Traldi L.,Lafayette College
European Journal of Combinatorics | Year: 2011

A theorem of Cohn and Lempel [M. Cohn, A. Lempel, Cycle decomposition by disjoint transpositions, J. Combin. Theory Ser. A 13 (1972) 83-89] gives an equality relating the number of circuits in a directed circuit partition of a 2-in, 2-out digraph to the GF(2)-nullity of an associated matrix. This equality is essentially equivalent to the relationship between directed circuit partitions of 2-in, 2-out digraphs and vertex-nullity interlace polynomials of interlace graphs. We present an extension of the Cohn-Lempel equality that describes arbitrary circuit partitions in (undirected) 4-regular graphs. The extended equality incorporates topological results that have been of use in knot theory, and it implies that if H is obtained from an interlace graph by attaching loops at some vertices then the vertex-nullity interlace polynomial qN(H) is essentially the generating function for certain circuit partitions of an associated 4-regular graph. © 2011 Elsevier Ltd. Source


Traldi L.,Lafayette College
Journal of Combinatorial Theory. Series B | Year: 2013

The generating function that records the sizes of directed circuit partitions of a connected 2-in, 2-out digraph D can be determined from the interlacement graph of D with respect to a directed Euler circuit; the same is true of the generating functions for other kinds of circuit partitions. The interlace polynomials of Arratia, Bollobás and Sorkin [R. Arratia, B. Bollobás, G.B. Sorkin, The interlace polynomial of a graph, J. Combin. Theory Ser. B 92 (2004) 199-233; R. Arratia, B. Bollobás, G.B. Sorkin, A two-variable interlace polynomial, Combinatorica 24 (2004) 567-584] extend the corresponding functions from interlacement graphs to arbitrary graphs. We introduce a multivariate interlace polynomial that is an analogous extension of a multivariate generating function for undirected circuit partitions of undirected 4-regular graphs. The multivariate polynomial incorporates several different interlace polynomials that have been studied by different authors, and its properties include invariance under a refined version of local complementation and a simple recursive definition. © 2012 Elsevier Inc. Source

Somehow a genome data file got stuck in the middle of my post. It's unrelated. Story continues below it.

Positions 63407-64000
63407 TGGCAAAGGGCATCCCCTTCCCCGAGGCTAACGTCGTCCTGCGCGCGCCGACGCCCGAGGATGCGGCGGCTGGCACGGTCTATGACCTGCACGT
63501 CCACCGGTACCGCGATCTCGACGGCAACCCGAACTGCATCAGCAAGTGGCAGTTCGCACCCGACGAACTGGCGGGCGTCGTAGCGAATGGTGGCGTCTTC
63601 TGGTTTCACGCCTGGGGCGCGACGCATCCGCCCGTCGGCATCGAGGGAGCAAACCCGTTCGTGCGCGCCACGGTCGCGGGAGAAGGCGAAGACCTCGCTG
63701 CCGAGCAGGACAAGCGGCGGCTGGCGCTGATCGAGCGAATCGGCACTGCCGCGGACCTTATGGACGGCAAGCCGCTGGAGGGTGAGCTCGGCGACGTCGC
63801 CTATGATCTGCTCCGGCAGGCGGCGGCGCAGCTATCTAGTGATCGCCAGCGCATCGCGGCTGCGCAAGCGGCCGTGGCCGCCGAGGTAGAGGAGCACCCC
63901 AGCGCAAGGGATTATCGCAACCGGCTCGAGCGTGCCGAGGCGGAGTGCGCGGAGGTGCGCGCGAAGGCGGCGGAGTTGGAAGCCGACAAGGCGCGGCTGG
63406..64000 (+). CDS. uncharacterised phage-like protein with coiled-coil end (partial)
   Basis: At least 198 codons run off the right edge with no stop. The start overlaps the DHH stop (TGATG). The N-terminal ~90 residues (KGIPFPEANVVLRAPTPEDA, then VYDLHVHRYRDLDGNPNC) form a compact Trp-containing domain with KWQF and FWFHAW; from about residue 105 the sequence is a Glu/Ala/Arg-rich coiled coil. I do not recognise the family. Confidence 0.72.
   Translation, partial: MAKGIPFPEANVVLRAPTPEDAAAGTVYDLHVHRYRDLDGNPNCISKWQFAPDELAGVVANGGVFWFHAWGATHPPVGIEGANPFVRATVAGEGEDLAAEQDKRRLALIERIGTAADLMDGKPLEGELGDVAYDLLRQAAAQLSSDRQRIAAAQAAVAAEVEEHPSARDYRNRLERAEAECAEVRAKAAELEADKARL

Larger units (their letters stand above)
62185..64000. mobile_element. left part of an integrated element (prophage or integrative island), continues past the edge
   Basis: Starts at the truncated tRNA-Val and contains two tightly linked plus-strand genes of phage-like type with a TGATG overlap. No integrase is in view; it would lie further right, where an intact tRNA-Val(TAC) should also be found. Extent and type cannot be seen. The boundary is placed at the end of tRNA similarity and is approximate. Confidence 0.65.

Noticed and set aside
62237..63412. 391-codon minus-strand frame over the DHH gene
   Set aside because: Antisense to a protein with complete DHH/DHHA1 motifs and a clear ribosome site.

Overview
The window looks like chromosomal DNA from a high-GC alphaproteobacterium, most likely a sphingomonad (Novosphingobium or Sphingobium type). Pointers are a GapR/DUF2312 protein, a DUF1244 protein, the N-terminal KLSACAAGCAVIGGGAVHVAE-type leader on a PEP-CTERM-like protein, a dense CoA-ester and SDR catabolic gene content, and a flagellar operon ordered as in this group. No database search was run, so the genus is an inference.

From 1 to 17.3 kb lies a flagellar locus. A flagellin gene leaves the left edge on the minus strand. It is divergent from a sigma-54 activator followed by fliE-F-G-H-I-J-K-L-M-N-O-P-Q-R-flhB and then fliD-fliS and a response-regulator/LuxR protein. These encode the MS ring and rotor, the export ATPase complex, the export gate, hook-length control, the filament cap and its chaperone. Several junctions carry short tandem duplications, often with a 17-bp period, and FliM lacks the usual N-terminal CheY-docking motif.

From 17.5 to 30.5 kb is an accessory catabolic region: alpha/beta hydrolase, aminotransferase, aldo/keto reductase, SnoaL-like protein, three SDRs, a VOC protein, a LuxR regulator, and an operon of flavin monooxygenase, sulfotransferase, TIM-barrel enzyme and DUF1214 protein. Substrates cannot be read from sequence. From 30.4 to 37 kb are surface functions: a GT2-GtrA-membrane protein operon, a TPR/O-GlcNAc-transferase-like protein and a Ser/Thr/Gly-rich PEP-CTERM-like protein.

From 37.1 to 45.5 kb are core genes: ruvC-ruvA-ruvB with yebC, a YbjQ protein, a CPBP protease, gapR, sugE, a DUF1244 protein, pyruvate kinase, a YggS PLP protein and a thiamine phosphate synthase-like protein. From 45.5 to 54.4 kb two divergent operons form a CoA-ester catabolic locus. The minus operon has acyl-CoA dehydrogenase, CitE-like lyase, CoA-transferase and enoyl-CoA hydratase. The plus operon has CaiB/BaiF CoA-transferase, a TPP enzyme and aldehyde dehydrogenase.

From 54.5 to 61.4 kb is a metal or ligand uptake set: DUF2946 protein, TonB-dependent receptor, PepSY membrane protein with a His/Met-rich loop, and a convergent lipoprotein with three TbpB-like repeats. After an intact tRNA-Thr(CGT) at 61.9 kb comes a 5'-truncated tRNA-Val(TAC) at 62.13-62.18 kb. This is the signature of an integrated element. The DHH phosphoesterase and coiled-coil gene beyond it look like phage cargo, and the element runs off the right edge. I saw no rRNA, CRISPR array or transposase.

Xia G.,Lafayette College
SIAM Journal on Computing | Year: 2013

Let S be a finite set of points in the Euclid ean plane. Let D be a Delaunay triangulation of S. The stretch factor (also known as dilation or spanning ratio) of D is the maximum ratio, among all points p and q in S, of the shortest path distance fromp to q in D over the Euclidean distance ||pq||. Proving a tight bound on the stretch factor of the Delaunay triangulation has been a long-standing open problem in computational geometry. In this paper we prove that the stretch factor of the Delaunay triangulation is less than p = 1.998, significantly improving the current best upper bound of 2.42 by Keil and Gutwin ["The Delaunay triangulation closely approximates the complete Euclidean graph," in Proceedings of the 1st Workshop on Algorithms and Data Structures (WADS), 1989, pp. 47-56]. Our bound of 1.998 also improves the upper bound of the best stretch factor that can be achieved by a plane spanner of a Euclidean graph (the current best upper bound is 2). Our result has a direct impact on the problem of constructing spanners of Euclidean graphs, which has applications in the area of wireless computing. © 2013 Society for Industrial and Applied Mathematics. Source